Re: Accuracy of dates in public records & sources #germany
Dates are inaccurate for many reasons. People might remember wrong (or changing
calendars, >from Jewish or Julian to Gregorian), but I think most of the time is simply
differences in rites.
The records >from Europe are usually civil registry dates. This couple married civilly
on a certain date. However, they may have married religiously long before.
Sometimes you see civil marriage records where a couple had already had 15 kids.
Sometimes this is because a widow and widower married, but if you look at the birth
records of the kids, often the kids were the biological children of the couple, and
the civil marriage presumably takes place many years after the religious marriage.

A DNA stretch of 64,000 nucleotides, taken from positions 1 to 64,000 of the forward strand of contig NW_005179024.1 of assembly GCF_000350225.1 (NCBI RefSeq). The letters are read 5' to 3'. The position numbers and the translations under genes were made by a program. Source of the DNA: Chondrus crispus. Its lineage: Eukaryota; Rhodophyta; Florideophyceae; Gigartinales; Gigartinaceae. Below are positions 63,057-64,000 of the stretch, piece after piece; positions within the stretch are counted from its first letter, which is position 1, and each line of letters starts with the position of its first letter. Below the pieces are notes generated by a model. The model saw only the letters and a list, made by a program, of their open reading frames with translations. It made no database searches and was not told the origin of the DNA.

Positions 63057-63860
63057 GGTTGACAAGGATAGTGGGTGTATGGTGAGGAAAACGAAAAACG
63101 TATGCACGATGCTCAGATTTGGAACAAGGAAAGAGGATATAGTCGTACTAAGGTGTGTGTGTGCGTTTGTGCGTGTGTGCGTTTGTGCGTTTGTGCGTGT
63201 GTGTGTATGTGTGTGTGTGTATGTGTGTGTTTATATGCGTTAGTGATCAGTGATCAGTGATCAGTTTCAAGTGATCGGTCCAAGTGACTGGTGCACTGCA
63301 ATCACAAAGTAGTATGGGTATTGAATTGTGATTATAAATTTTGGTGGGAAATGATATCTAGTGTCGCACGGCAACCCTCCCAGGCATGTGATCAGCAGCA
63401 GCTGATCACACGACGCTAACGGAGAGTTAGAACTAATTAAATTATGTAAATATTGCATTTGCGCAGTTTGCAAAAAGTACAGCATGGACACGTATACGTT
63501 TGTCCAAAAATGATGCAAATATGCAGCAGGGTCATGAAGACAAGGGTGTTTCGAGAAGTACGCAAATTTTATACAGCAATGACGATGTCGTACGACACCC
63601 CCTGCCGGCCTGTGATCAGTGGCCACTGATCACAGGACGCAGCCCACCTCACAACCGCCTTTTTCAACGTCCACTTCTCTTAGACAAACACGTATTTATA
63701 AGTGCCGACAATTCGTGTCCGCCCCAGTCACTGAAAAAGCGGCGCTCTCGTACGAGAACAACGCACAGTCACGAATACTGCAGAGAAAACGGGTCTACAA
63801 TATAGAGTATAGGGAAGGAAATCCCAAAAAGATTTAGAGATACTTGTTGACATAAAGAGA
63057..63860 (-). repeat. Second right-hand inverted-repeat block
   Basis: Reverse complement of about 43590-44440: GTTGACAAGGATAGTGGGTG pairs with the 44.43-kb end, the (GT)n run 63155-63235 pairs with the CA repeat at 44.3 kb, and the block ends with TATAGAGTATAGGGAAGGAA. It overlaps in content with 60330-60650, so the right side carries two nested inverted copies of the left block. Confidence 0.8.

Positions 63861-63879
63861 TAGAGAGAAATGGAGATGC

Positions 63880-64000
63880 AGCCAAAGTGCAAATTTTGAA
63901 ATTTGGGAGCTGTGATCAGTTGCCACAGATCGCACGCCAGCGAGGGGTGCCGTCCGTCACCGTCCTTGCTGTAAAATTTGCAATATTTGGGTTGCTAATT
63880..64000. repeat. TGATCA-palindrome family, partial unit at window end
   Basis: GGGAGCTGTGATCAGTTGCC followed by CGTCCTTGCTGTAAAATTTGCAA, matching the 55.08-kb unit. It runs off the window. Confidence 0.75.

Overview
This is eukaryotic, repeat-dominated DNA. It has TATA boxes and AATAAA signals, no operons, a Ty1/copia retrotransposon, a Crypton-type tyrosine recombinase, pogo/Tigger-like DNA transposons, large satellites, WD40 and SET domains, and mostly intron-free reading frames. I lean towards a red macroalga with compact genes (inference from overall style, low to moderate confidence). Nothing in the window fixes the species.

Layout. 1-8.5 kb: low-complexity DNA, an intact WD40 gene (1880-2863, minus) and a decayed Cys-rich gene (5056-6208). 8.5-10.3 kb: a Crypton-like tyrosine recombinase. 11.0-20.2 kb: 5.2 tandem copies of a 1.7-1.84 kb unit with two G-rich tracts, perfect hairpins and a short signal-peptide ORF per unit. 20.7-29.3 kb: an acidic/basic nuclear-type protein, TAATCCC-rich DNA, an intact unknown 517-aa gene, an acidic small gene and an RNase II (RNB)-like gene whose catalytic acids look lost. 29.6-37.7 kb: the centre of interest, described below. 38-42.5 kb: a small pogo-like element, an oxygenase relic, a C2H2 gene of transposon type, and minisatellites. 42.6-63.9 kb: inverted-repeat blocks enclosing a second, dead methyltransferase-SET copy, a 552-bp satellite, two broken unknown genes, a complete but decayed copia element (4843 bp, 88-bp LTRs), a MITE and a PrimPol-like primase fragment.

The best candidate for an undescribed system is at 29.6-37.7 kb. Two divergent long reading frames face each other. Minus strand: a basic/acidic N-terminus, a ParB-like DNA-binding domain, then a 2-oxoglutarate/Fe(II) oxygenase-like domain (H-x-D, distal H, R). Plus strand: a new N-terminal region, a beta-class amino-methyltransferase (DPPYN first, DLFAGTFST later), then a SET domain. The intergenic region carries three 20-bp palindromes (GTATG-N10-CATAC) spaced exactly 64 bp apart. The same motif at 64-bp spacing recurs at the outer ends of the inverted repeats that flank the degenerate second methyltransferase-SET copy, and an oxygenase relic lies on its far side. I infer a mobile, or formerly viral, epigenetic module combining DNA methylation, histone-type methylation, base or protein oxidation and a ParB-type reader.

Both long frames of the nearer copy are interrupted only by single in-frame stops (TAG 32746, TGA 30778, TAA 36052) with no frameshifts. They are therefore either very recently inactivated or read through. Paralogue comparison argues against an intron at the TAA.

Why this happens is often a mystery, but it may have happened because of changes
in the tax on (civil) marriages, or there may have been some effort by the government
to get people to marry. Perhaps, as we have 'vow renewal' ceremonies today, a couple
might have married civilly after many years, just to celebrate and confirm their marriage
(this is a guess on my part, I don't know of any instance, but we often don't know why).
Since there was no reason to marry civilly to emigrate, that probably wasn't done.
A man and a woman with kids could leave just as legally (or illegally) as a family.
And, if the couple was going to America, they needed no papers at all to immigrate,
but they might have wanted to have a civil marriage record, perhaps if they had a
fire and their ketubah was destroyed.
Sally Bruckheimer, Princeton, NJ email@example.com
[Moderator note: "Civil" marriage in Germany is explained in the Expedia article
cited in this Forum yesterday. http://en.wikipedia.org/wiki/Standesamt